He also said that ministers would seek views on how best to streamline existing dismissal processes and whether the Coalition Government should introduce a right to ‘compensated no fault dismissal’ for small firms with less than 10 staff.
While Cable acknowledged that the UK’s labour market was already one of the most “flexible” in the world, he said that many employers still felt that existing employment law acted as a barrier to growth. “We’re knocking down that barrier today – getting the state out of the way, making it easier for businesses to take on staff and improving the process when staff have to be let go,” he attested.
But this proposed “re-balancing” of employment legislation was “not – emphatically not – an attempt to give businesses an easy ride at the expense of their staff,” Cable claimed. “Nor have we made a cynical choice to favour flexibility over fairness,” he added.
1. Simplifying the Transfer of Undertakings (Protection of Employment) Regulations 2006
The Government speaks of its concern that businesses think TUPE grants ‘gold-plated’ rights. There is no doubt that this is the case. I strongly believe that TUPE goes far beyond what the European Directive envisages in ringfencing or ‘gold-plating’ terms following a transfer.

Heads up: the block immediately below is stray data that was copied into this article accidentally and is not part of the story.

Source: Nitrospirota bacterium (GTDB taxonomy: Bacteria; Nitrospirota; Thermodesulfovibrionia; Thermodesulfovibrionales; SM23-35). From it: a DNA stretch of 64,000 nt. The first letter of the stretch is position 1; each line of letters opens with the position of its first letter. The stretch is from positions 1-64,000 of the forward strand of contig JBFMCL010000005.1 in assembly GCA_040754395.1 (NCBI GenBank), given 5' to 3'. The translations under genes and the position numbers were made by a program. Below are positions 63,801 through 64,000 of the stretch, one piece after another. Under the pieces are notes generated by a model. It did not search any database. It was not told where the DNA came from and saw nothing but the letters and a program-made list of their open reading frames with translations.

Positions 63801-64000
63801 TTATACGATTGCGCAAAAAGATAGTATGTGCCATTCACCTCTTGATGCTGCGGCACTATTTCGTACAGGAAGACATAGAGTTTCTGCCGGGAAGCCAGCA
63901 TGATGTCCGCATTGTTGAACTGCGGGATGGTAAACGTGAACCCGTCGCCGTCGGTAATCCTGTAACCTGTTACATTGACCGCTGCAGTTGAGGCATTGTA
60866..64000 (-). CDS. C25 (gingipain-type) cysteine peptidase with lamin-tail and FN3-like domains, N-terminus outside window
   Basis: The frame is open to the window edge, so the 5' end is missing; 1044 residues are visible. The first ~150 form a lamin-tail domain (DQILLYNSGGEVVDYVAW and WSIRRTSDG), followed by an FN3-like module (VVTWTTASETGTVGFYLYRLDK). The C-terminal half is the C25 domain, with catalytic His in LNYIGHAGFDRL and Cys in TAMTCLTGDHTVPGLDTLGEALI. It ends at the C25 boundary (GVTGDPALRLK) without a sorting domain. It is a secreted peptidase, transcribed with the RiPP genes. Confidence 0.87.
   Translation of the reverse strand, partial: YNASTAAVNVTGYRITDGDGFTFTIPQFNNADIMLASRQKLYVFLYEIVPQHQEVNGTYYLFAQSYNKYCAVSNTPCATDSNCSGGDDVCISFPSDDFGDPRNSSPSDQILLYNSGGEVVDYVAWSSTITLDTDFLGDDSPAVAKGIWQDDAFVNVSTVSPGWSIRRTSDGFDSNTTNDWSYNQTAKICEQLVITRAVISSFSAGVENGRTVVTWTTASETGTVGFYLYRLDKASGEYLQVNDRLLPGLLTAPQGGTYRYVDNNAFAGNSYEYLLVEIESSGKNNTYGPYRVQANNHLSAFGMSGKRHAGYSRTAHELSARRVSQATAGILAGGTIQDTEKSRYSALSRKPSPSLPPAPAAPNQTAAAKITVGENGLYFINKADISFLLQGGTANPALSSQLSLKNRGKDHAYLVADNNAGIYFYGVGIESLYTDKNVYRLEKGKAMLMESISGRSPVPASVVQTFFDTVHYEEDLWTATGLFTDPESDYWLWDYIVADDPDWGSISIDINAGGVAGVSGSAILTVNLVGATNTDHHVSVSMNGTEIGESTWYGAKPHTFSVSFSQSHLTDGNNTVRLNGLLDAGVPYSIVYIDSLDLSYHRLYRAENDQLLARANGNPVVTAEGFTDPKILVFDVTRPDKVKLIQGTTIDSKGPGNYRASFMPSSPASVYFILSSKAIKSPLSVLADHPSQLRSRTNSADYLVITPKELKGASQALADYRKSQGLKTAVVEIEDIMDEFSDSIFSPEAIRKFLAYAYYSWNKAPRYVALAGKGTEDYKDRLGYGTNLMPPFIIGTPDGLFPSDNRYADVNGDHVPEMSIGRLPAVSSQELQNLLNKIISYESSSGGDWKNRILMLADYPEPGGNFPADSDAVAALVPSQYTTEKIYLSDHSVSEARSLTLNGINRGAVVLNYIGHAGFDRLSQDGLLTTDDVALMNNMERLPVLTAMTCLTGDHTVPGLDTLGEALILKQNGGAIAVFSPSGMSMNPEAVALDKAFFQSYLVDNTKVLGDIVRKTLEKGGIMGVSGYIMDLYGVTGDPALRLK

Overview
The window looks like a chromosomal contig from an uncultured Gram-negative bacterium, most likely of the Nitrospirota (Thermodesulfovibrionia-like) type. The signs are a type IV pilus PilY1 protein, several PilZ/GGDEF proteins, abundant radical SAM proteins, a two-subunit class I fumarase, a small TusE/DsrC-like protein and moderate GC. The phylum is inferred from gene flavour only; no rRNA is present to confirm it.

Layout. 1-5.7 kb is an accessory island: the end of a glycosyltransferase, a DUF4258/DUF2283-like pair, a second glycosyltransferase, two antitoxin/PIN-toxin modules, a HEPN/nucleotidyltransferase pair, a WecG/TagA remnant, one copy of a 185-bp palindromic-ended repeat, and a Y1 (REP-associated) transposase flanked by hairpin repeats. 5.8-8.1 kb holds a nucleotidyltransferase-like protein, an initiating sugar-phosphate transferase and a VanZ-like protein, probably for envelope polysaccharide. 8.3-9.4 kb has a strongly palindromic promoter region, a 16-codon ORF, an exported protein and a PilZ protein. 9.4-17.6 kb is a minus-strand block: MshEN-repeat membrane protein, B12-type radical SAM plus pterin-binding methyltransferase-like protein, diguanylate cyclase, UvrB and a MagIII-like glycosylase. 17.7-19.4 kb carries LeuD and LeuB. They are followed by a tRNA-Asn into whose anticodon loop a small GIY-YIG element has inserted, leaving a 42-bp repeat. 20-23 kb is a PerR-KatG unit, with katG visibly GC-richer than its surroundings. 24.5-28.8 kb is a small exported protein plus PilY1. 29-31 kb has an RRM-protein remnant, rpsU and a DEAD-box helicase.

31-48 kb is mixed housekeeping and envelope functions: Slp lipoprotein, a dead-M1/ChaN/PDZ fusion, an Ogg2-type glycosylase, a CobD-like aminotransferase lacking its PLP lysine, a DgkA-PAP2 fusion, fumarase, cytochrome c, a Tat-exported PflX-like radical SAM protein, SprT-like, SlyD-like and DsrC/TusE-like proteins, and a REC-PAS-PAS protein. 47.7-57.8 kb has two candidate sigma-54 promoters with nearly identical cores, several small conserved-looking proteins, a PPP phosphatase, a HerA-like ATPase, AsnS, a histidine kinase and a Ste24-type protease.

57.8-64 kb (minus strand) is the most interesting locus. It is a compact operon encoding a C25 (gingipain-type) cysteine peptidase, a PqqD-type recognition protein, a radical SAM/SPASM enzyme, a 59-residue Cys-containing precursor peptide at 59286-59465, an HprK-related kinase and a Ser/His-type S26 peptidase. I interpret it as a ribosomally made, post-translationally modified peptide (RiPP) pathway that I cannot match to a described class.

It is ludicrous that employers and employees are not able freely to agree post-transfer changes to terms of employment. There was an opportunity to clarify this in 2006, but it wasn’t taken. If anything, the current position is even less clear than it was before. The Government’s call for evidence is a step in the right direction, but I am not convinced that it will go far enough.
In relation to TUPE in insolvency situations, we have to hope that the Government is prepared to listen to employment and insolvency practitioners. The current TUPE regulations are a ‘cut and paste’ job from the European legislation and are completely unhelpful in UK insolvency situations.
Businesses in financial trouble are currently left with the uncertainty of not knowing when certain parts of the TUPE regulations will apply. The provisions are supposed to support a ‘rescue culture’, but are currently a hindrance to businesses trying to survive.
2. ‘Protected conversations’ to allow employers to have discussions with staff about retirement or poor performance that could not be relied on in a tribunal claim
Since the abolition of the Default Retirement Age, employers have been left in fear of discussing retirement plans with their employees because of the possibility that such discussions could be used against them in an employment tribunal. Businesses cannot function effectively with this level of uncertainty, and it was a situation that had to change. The Government’s proposal is an important recognition of the need for common sense in employment legislation.
2. Increasing the qualifying period for unfair dismissal to two years from April 2012